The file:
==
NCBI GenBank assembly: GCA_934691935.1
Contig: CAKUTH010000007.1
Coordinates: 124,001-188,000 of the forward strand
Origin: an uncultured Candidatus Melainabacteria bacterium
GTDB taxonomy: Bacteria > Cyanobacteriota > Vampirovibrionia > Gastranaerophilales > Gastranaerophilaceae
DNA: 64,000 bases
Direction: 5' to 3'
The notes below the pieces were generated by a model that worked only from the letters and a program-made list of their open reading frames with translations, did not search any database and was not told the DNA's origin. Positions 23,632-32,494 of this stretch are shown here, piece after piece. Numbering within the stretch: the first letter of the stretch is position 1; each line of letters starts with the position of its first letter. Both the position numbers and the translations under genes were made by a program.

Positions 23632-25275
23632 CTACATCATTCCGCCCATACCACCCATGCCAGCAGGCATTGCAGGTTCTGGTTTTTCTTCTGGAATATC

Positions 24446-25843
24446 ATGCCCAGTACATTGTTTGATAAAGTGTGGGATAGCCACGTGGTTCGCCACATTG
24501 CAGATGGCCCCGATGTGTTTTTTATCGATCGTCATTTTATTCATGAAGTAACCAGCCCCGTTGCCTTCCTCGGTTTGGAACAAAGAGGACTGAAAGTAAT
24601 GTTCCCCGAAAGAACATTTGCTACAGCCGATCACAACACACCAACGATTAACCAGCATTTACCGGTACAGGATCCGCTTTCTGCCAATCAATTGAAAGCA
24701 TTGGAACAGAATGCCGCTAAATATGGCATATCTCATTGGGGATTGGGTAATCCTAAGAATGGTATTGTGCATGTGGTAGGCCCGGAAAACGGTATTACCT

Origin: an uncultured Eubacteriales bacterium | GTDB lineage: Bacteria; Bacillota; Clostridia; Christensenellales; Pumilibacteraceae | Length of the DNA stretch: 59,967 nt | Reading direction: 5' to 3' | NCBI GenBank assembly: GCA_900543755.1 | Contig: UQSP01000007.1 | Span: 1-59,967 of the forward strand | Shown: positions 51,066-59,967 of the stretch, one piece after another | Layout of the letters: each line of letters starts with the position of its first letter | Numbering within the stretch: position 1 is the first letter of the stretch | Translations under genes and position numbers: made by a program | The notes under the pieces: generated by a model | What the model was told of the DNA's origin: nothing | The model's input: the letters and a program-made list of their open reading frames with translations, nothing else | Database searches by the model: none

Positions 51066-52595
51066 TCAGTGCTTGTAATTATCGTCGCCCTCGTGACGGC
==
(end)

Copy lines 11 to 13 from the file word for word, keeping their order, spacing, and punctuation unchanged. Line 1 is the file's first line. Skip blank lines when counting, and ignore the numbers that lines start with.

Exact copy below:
Positions 24446-25843
24446 ATGCCCAGTACATTGTTTGATAAAGTGTGGGATAGCCACGTGGTTCGCCACATTG
24501 CAGATGGCCCCGATGTGTTTTTTATCGATCGTCATTTTATTCATGAAGTAACCAGCCCCGTTGCCTTCCTCGGTTTGGAACAAAGAGGACTGAAAGTAAT